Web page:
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Federal Agencies Complain of Being Unable to Access NSA’s Surveillance Information

Steve Neavling
ticklethewire.com

Federal intelligence agencies have been complaining of a lack of access to the NSA’s trove of surveillance information, creating what the New York Times called “turf fights.”

The Times reports that the NSA has been rejecting numerous requests for information from agencies working on cases that range from cyberattacks to money laundering.

NSA investigators said the requests were rejected because the cases weren’t considered high priority enough.

NSA officials maintain they have been careful about violating Americans’ privacy rights.

“It’s a very common complaint about N.S.A.,” said Timothy H. Edgar, a former senior intelligence official at the White House and at the office of the director of national intelligence. “They collect all this information, but it’s difficult for the other agencies to get access to what they want.”

 

Report: FBI Background Checks Are Riddled with Inaccuracies That Cost People Jobs

Steve Neavling
ticklethewire.com

As employers increasingly rely on FBI background checks before hiring prospective employees, a new report shows the process is riddled with errors and omissions, The Columbus Dispatch reports.

The report from the Employment Law Project estimates that 1.8 million workers are subjected to faulty background checks.

“As millions of workers struggle to navigate a still-challenging job market, the FBI must avoid creating wrongful barriers that cause unnecessary job loss and financial harm,” the report’s authors wrote. “The FBI is more than a mere receptacle of information; the imprimatur of the FBI marks the records as authoritative and trustworthy.”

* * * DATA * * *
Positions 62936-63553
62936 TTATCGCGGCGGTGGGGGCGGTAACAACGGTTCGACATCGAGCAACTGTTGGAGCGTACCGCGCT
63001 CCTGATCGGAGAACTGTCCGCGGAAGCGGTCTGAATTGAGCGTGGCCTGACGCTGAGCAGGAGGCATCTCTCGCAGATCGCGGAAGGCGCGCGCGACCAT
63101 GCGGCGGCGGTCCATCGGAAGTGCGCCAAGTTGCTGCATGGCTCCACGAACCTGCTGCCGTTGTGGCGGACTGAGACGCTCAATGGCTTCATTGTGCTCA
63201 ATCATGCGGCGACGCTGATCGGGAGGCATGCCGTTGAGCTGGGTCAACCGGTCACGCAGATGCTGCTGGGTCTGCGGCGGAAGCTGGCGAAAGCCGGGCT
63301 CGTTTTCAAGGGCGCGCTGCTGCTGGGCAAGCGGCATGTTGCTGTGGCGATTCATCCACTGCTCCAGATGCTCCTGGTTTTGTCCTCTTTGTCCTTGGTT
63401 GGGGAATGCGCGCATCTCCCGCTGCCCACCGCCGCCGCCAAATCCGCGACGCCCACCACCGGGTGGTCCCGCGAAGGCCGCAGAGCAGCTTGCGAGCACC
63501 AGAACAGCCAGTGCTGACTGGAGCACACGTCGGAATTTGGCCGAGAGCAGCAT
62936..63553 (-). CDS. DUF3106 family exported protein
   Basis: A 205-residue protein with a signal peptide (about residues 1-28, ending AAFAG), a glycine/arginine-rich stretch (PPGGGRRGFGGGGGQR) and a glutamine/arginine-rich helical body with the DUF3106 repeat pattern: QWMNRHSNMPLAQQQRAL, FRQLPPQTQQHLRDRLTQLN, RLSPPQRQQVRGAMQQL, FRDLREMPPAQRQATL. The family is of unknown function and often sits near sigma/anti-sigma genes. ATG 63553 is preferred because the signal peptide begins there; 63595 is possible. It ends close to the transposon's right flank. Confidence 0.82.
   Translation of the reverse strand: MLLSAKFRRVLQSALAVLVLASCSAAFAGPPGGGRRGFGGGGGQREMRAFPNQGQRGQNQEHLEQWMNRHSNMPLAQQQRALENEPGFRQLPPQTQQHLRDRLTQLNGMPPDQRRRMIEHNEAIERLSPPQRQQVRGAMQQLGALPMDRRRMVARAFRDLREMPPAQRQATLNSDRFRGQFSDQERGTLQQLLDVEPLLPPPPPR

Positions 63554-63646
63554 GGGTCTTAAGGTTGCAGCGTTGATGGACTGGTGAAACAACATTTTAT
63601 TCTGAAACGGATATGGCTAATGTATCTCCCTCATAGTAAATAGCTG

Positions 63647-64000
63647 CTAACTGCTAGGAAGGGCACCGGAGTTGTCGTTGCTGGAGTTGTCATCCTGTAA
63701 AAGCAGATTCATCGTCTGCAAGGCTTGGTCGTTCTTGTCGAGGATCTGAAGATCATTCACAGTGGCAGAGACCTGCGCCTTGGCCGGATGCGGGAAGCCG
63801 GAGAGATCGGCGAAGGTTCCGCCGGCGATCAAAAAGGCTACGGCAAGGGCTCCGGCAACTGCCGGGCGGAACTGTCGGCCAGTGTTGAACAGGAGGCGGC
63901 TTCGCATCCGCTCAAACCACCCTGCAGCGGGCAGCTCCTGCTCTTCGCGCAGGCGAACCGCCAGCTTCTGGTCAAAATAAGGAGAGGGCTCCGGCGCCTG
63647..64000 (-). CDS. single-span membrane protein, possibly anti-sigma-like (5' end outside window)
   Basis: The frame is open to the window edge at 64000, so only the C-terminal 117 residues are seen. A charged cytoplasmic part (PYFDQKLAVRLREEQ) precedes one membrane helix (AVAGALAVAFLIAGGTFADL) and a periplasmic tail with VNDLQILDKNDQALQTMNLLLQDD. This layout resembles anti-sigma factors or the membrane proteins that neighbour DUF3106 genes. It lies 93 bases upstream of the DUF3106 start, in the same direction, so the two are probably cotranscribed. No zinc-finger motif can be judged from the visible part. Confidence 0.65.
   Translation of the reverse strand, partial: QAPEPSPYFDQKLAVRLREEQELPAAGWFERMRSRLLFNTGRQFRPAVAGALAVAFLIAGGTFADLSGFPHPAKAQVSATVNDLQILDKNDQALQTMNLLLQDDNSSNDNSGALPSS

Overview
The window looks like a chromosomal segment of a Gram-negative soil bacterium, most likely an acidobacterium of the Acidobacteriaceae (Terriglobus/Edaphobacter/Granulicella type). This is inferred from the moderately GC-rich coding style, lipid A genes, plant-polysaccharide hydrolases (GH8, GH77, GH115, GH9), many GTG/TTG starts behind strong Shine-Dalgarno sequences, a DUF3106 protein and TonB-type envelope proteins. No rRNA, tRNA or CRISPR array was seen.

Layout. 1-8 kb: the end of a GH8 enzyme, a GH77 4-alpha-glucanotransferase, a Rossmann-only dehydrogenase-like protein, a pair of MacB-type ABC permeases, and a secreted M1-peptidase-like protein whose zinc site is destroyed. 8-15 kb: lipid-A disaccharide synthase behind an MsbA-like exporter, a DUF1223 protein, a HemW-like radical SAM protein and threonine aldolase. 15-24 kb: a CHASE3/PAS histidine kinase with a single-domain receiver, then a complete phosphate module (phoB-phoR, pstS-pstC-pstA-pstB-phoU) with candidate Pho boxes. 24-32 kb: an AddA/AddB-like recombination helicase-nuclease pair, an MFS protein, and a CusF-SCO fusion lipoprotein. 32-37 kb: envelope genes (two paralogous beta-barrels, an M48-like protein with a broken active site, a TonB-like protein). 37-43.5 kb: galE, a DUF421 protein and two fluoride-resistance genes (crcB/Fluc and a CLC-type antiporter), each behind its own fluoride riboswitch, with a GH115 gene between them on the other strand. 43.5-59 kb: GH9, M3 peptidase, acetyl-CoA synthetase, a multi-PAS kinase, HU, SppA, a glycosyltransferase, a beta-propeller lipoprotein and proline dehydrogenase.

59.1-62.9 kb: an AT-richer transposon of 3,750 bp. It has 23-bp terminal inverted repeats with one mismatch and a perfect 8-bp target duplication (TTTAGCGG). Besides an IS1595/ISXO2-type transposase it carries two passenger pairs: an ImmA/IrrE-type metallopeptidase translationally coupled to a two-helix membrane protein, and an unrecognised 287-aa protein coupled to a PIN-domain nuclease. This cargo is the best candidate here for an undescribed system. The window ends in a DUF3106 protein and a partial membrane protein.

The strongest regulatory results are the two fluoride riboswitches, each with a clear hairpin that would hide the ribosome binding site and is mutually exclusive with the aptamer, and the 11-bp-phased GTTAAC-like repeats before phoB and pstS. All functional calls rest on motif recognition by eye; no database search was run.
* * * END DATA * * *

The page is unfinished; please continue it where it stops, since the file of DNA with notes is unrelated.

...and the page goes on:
That’s not good news for the increasing number of people who are subjected to FBI background checks. In the past decade, the number increased six times to 17 million last year.

USA Today Exclusive: FBI Allowed Informants to Commit 5,600 Crimes

By Brad Heath
USA Today

WASHINGTON — The FBI gave its informants permission to break the law at least 5,658 times in a single year, according to newly disclosed documents that show just how often the nation’s top law enforcement agency enlists criminals to help it battle crime.

The U.S. Justice Department ordered the FBI to begin tracking crimes by its informants more than a decade ago, after the agency admitted that its agents had allowed Boston mobster James “Whitey” Bulger to operate a brutal crime ring in exchange for information about the Mafia. The FBI submits that tally to top Justice Department officials each year, but has never before made it public.

Agents authorized 15 crimes a day, on average, including everything from buying and selling illegal drugs to bribing government officials and plotting robberies. FBI officials have said in the past that permitting their informants — who are often criminals themselves — to break the law is an indispensable, if sometimes distasteful, part of investigating criminal organizations.

To read the full story click here.

Ex-F.B.I. Agent Is Charged In Plot to Sell Documents


Robert Lustyik Jr.

By Benjamin Weiser
New York Times
A former F.B.I. special agent has been accused of conspiring to sell confidential bureau documents to a Bangladeshi man who was seeking to harm the reputation of a political rival in his native country, authorities said Friday